The proposed Charlotte’s Web medical cannabis bill encapsulated in House Bill 843 of the Florida Legislature has passed its committee hurdles and awaits a floor vote by the full House and Senate. The low THC strain of marijuana contemplated in the measure is for use solely for treatment of young epilepsy patients. Notwithstanding the limited use of the medical marijuana, the Florida Surgeon General spoke out against the bill at a committee hearing. At each stage of the legislative process, the bill received overwhelming bi-partisan support.
Governor Rick Scott remains silent on whether he will veto the measure if passed by the Florida House and Senate. The governor is a vocal opponent of the medical marijuana constitutional amendment up for a statewide vote in November. The proposed amendment was approved for the ballot by the Florida Supreme Court in January and is a major talking point for Scott’s presumed opponent, former governor Charlie Christ. The former governor is something of a political chameleon, having changed parties to make a run for governor again. Christ tends to be a political opportunist and sees the polling that a majority of Floridians support the proposed amendment. If the Charlotte’s Web bill passes floor votes in the House and Senate, which appears to be a strong possibility, Scott’s signature on the bill could help to thwart a marijuana driven political opportunity for Christ in November. In the event Scott vetoes HB 843, Christ will no doubt run a gamut of negative campaign ads against Scott in October featuring the mothers of epileptic children. Scott’s signature on the bill will blunt this potential assault.
While Scott no doubt is opposed to the Charlotte’s Web legislation on principle, he may sign the measure based on the limited nature of the use of medical cannabis and the strong, bi-partisan support the legislation has garnered as it passes through its various legislative committee hurdles. The Florida Sheriff’s Association and the Florida Medical Association remain opposed to the measure. The physician group opposed the measure on the grounds of inadequate testing protocols. As to the sheriff’s, they oppose any foothold of medical marijuana as an approved treatment, fearing that any legalized use will open the door for marijuana legalization throughout the state.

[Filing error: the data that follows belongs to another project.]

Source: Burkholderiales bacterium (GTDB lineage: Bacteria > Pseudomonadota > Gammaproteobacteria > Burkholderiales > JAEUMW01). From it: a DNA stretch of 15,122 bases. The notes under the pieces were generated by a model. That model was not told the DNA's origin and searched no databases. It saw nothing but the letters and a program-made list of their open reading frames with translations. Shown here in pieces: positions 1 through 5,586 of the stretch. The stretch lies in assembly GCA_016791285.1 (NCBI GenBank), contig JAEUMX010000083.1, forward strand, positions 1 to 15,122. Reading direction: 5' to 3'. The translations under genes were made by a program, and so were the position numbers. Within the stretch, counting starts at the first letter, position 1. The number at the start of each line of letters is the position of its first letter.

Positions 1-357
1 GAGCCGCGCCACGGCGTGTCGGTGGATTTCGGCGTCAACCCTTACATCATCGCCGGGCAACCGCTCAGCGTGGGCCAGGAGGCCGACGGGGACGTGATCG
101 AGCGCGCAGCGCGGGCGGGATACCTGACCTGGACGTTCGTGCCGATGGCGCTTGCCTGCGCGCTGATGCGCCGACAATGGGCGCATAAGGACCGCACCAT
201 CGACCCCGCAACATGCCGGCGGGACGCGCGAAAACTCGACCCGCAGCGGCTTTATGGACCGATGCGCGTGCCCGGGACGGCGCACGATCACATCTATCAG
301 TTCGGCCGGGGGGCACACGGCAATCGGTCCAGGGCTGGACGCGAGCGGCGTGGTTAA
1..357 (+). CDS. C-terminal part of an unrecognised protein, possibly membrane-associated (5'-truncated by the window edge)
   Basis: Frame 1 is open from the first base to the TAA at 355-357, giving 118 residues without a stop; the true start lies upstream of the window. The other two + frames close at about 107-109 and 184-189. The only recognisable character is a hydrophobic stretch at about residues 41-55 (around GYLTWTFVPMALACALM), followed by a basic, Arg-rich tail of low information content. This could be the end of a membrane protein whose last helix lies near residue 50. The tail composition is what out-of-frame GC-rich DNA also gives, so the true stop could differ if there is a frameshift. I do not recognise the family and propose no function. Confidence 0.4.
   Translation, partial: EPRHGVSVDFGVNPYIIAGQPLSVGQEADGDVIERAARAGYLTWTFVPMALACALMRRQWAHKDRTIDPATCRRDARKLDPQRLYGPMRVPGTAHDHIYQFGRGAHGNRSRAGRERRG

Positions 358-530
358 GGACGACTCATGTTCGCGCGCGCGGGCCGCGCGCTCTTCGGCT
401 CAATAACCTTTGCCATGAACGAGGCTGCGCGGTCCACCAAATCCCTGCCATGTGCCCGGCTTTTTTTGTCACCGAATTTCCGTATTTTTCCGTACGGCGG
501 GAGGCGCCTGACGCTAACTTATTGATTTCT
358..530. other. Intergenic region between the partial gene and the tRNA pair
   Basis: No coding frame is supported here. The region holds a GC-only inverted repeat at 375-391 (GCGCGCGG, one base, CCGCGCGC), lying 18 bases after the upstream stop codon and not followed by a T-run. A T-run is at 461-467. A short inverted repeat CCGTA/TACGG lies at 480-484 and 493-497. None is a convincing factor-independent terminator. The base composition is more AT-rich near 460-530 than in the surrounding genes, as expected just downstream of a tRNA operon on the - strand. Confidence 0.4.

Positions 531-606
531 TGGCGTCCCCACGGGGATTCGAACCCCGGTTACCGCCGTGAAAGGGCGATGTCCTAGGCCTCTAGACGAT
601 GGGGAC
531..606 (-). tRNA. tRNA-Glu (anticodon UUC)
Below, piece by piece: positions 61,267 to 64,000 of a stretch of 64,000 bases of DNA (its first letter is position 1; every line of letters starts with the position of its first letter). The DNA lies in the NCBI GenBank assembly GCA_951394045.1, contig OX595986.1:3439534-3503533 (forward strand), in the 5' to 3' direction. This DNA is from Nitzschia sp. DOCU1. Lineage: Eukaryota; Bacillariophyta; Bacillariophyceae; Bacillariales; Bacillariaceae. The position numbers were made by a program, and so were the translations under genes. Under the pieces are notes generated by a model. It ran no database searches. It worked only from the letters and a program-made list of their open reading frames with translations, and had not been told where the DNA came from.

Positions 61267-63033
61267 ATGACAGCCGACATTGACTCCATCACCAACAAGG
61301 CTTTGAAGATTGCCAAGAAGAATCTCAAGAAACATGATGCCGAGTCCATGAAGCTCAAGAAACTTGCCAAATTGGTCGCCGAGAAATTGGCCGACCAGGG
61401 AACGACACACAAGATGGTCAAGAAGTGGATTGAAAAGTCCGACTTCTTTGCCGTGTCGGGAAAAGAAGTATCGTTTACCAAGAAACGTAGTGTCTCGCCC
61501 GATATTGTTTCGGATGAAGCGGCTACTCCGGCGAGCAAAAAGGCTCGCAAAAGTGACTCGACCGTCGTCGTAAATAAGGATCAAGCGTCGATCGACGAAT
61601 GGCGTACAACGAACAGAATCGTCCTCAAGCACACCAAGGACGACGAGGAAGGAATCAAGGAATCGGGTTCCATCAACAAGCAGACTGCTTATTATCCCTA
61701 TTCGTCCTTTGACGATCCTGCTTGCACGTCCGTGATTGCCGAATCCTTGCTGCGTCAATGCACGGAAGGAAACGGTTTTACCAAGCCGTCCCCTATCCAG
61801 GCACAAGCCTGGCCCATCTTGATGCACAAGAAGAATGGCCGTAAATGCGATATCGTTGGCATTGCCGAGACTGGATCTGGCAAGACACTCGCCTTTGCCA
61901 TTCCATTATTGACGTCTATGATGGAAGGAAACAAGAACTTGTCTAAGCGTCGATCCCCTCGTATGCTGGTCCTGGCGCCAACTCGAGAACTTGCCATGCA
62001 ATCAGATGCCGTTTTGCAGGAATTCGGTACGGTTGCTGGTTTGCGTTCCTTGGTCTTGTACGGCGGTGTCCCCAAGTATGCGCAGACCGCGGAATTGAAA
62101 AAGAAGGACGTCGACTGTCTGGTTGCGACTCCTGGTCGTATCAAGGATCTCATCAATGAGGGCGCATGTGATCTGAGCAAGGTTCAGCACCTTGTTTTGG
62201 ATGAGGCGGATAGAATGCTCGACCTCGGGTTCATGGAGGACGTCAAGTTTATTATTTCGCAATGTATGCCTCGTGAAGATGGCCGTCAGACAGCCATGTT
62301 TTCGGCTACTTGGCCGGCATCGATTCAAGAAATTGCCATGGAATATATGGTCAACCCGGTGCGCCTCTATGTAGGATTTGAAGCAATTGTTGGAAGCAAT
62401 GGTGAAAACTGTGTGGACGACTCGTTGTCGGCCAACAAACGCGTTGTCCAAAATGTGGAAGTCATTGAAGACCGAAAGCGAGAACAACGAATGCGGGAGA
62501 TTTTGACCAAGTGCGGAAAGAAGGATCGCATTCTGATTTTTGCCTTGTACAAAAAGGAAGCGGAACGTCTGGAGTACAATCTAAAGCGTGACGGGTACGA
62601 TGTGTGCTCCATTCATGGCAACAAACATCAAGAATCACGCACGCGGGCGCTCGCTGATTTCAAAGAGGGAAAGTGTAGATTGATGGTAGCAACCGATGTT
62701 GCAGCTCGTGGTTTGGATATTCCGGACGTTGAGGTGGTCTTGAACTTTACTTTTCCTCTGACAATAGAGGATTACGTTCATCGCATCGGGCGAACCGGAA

The opposition presented by John Armstrong, the Florida Surgeon General, at the House committee hearing may signal Scott’s intent to veto the Charlotte’s Web bill. HB 843 has been substantially re-written since its introduction to the legislature. Physicians prescribing the medical cannabis must undergo additional education and training and will be monitored by the Florida Department of Health. The state will also keep a registry of patients allowed to use the low THC strain of marijuana. The bill also would create four dispensaries located throughout the state to sell the drug to the approved patients.
Although possible veto action by Florida Governor Rick Scott remains a strong possibility, the Charlotte’s Web low THC medical cannabis bill has passed all legislative committee hurdles and awaits floor action by the House and Senate. Given the overwhelming support on both sides of the aisle at the legislative committee levels, the strong likelihood is that the approved bill will land on Scott’s desk in the next week or so.
Opinion by William Costolo